He shou wu is also normally prescribed for the treatment of chronic cases of malaria, in such cases the herb is used combined with other beneficial herbs like the ginseng (Panax ginseng), the Chinese angelica (Angelica sinensis), and the green tangerine peel - Citrus reticulata. The he shou wu is very effective in this role.
Habitat and cultivation
The he shou wu herb is cultivated widely in central and southern China, this region is also the original home of this plant. Propagation of the he shou wu is carried out using the seed stocked from harvested plants, the root division method of cultivation is also used during the spring, and the plant is also propagated from stem cuttings during the summer months. Growing plants need a lot of protection from the cold during the winter months, and growth is best in well fertilized soil. Drying of unearthed roots from three to four year-old plants is carried out during the autumn months. Though generally not available in the commercial market, the best therapeutic value can be obtained from the older and larger roots - needless to say, these are highly prized and fetch a premium if sold on the open herbal market.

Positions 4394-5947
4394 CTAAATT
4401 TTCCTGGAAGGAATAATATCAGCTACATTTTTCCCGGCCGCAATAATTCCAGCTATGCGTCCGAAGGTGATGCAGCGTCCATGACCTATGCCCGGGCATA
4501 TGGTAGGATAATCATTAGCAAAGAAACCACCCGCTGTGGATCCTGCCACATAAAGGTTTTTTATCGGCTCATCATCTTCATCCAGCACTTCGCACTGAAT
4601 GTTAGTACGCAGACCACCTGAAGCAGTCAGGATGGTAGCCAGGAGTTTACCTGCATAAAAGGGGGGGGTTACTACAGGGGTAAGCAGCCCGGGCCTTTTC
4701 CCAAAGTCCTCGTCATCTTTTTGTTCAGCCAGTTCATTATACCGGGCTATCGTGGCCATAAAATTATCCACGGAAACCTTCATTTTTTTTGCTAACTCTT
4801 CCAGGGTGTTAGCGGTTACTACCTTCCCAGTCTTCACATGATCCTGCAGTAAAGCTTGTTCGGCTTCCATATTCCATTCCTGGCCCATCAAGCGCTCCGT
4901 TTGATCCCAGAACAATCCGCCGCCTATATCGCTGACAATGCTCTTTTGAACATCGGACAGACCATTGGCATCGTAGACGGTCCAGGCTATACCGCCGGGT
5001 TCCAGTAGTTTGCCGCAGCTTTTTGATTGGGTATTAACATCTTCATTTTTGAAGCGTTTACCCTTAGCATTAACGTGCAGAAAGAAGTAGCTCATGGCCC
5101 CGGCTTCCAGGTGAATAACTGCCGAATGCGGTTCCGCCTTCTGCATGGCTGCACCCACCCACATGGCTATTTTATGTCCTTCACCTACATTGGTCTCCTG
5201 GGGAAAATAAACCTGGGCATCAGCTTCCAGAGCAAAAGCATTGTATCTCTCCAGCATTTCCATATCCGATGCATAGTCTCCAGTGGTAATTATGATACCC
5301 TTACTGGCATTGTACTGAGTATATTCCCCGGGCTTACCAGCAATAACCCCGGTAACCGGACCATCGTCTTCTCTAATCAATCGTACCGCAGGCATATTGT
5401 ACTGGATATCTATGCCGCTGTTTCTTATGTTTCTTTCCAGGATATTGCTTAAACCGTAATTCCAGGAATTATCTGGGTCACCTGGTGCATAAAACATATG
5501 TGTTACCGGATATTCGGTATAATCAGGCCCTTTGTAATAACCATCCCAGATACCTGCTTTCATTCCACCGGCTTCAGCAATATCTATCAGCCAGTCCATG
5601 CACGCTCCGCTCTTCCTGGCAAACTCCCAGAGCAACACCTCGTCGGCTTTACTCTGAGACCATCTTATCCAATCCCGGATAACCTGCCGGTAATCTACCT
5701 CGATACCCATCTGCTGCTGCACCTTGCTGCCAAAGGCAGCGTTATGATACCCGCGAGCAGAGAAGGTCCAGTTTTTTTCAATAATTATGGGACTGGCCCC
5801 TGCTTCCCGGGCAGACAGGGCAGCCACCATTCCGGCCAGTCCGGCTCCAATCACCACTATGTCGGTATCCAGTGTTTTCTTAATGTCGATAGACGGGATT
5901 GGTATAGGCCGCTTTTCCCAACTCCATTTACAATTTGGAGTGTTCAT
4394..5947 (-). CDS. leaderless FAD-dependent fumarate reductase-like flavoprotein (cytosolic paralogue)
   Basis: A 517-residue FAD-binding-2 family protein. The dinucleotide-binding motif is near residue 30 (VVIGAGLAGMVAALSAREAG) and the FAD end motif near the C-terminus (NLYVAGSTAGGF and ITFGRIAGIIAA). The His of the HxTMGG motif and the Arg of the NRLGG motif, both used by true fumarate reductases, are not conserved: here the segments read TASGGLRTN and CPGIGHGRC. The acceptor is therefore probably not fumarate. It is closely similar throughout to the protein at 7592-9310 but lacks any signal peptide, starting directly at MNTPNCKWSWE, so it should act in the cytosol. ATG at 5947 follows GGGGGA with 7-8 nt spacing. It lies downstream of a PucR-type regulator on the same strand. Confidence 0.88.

The ability of the he shou wu to lower raised cholesterol levels was demonstrated in animal experiments conducted in the People's Republic of China, the results were significant and impressive as far as animal subjects were concerned. Similar results were also obtained in another clinical trial involving human subjects, where about 80% of the patients all of them suffering from high blood cholesterol showed improvements after being given he shou wu root decoctions over a period of time.
At the same time, the ability of the he shou wu to raise blood sugar levels in people with low blood sugar was also demonstrated in other Chinese conducted research.
The ability of the he shou wu remedy to counteract the tuberculosis bacillus has also been demonstrated in research conducted in China. At the same time, some clinicians believe that malaria may also be treatable using the he shou wu derived medications.
He shou wu herbal tea can be prepared from the processed roots of the herb, by boiling about three to five grams of the herb in 250 ml - a cup of water for about 10 - 15 minutes - this decoction must then be strained. Patients typically drink about three or more cups daily as a part of their treatment. In the market, 500 mg he shou wu tablets are also available and these can be used as well. Dosage of these tablets is normally five tablets taken thrice daily.
Side effects and cautions
A mild diarrhea may be caused by the consumption of unprocessed roots. In addition, some individuals have a sensitivity to the he shou wu and can develop a skin rash if using the herb. Some numbness in the arms or the legs may also come on as a side effect if the herbal remedy is taken at very high dosages.
CommentsBACK TO TOP